Canada’s Supreme Court has upheld an influence peddling conviction against Bruce Carson, a one-time senior aide to former prime minister Stephen Harper. (Photo by THE CANADIAN PRESS)

Supreme Court rules former Stephen Harper aide guilty of influence peddling

OTTAWA — Canada’s highest court has upheld an influence peddling conviction against a one-time senior aide to former prime minister Stephen Harper.

Bruce Carson’s case will now be sent back to the trial judge for sentencing after an 8-1 decision by the Supreme Court of Canada that rejects his interpretation of the influence-peddling law.

He could face up to five years in prison.

The conviction is the second Carson has faced over improperly using his government connections built up during his time at the Prime Minister’s Office during Harper’s tenure.

Carson was a key adviser on policy and issues in Harper’s office between 2006 and 2008 and briefly in 2009, but a magnet for opposition criticism when it was revealed he had past fraud convictions, including one in 1990 and another in the 1980s.

After leaving the PMO, he tried to use his government connections at what was then called Indian and Northern Affairs Canada, as well as in cabinet, to push the sale of water-purification systems for First Nations communities made by a company known as H2O Pros and H2O Global.

In exchange, Carson had the company pay his then-girlfriend a commission of the sales.

After APTN first reported the allegations, Harper called in the RCMP and the federal lobbying watchdog. The Mounties charged Carson in 2012 with influence peddling.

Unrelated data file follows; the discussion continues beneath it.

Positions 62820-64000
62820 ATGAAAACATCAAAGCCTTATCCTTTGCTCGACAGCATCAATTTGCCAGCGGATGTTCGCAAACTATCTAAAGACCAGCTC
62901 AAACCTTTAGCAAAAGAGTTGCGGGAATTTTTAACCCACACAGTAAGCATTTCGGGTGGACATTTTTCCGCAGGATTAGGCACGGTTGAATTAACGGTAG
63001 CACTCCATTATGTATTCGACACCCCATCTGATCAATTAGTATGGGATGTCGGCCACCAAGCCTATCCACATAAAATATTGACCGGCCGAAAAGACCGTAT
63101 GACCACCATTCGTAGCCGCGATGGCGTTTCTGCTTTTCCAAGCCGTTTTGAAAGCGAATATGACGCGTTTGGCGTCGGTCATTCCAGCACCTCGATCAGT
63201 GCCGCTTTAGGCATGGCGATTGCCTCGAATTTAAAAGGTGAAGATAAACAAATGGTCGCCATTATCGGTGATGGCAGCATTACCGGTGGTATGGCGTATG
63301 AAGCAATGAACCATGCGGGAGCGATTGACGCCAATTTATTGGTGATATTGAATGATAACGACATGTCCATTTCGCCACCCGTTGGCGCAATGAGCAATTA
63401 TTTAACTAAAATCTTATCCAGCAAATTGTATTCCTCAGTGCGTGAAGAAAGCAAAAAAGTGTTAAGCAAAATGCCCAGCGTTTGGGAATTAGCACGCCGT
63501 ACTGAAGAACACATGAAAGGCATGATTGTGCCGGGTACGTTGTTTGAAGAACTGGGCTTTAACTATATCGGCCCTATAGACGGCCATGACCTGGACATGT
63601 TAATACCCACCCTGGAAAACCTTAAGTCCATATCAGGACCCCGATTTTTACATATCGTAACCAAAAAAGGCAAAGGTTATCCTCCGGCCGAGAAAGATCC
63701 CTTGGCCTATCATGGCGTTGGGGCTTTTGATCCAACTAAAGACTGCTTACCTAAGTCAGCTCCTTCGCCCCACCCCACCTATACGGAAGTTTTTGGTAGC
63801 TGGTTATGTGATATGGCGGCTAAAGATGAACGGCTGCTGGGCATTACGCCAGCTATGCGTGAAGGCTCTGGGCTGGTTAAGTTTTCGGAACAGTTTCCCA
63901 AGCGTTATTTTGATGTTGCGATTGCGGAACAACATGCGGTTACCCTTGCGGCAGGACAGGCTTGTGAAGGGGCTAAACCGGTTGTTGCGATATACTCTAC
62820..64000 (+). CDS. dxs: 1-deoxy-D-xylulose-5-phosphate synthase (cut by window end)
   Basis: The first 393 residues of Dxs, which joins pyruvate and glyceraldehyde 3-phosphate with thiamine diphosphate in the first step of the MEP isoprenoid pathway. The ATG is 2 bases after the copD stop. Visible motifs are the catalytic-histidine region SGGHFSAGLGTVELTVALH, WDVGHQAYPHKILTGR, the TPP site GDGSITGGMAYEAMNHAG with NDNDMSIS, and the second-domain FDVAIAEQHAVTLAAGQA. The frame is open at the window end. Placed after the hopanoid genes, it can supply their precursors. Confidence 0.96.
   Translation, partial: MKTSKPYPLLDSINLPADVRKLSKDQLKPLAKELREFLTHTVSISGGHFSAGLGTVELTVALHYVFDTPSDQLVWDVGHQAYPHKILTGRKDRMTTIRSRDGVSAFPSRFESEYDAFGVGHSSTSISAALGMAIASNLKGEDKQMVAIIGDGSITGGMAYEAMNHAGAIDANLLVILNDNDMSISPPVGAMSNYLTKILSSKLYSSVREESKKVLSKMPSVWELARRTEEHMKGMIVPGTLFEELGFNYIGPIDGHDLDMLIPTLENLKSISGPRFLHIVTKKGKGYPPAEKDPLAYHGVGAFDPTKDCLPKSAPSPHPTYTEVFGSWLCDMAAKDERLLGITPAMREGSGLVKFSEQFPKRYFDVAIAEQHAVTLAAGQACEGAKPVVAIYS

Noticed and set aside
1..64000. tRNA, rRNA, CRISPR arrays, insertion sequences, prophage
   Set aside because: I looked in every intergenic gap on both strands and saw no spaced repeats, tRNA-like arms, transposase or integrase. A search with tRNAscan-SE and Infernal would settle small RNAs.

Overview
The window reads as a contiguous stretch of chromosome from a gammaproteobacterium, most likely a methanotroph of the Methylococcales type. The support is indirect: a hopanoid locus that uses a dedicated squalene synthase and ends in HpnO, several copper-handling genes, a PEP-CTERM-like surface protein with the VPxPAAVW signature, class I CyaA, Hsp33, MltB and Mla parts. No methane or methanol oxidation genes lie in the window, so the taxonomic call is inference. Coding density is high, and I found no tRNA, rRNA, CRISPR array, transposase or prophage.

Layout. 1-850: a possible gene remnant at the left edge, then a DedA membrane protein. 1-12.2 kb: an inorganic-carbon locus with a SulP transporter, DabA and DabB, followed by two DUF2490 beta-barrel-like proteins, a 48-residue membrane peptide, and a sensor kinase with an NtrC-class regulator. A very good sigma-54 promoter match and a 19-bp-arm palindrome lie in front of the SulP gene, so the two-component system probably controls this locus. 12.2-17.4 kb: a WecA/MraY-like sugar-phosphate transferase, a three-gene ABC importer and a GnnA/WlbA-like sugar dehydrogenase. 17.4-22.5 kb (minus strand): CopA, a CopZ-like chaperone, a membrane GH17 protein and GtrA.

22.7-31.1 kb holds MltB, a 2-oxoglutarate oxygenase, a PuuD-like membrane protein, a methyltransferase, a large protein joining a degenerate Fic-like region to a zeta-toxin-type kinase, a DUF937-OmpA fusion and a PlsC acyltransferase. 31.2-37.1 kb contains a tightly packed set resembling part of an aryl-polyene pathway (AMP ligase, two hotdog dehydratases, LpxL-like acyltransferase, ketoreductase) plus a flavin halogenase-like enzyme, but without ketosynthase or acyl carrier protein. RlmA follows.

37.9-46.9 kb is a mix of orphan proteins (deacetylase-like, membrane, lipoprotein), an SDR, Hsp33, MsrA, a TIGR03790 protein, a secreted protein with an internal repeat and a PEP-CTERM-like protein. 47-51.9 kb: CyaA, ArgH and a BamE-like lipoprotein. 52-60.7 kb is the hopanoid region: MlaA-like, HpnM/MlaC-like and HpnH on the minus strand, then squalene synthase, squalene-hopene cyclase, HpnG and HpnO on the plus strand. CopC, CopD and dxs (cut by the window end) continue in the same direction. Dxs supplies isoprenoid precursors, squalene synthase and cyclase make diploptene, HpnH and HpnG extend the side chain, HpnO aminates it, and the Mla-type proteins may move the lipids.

Carson was acquitted at trial after his lawyers argued he couldn’t be guilty of influencing “any matter of business relating to the government” because it was the First Nations communities, not the government, that purchased the water systems.

The Ontario Court of Appeal took a broader view of the wording and, in a split decision, overturned the acquittal. And because of that split, the case automatically went to the Supreme Court.

The Supreme Court followed the same path as Ontario’s highest court. The majority took a broad view of the statement, saying the phrase should include anything that depends on or could be facilitated by the government.

Writing for the majority, Justice Andromache Karakatsanis said federal officials could have made it easier for First Nations to purchase the systems by changing funding terms and conditions to the company’s benefit, or by funding pilot projects that used the company’s systems.

She said the Criminal Code provisions that deal with frauds on the government — including influence peddling — are designed to target behaviour that “risks depriving citizens of a true democracy.”

“Corruption and the sale of influence, whether real or apparent, with government may undermine the integrity and transparency that are crucial to democracy,” Karakatsanis wrote.

“Whether a person accepts a benefit in exchange for a promise to influence the government to change its policies or funding structure, they flout the notion that government decision-making should not be the object of commerce.”

Justice Suzanne Cote was the lone dissenter, arguing the provision is intended to protect actual, not perceived, government integrity.

Cote said Carson needed to have influence over something that was actually related to government operations and not potential changes to federal operations as her colleagues argued.

“The matter of business must relate to the government in reality and not merely be believed by the parties to the agreement to relate to the government,” she wrote.

Previously, Carson was fined $50,000 for illegal lobbying for work he did on as a director of the Canada School of Energy and Environment and later as vice-chairman of the Energy Policy Institute of Canada while he was under a five-year lobbying ban.

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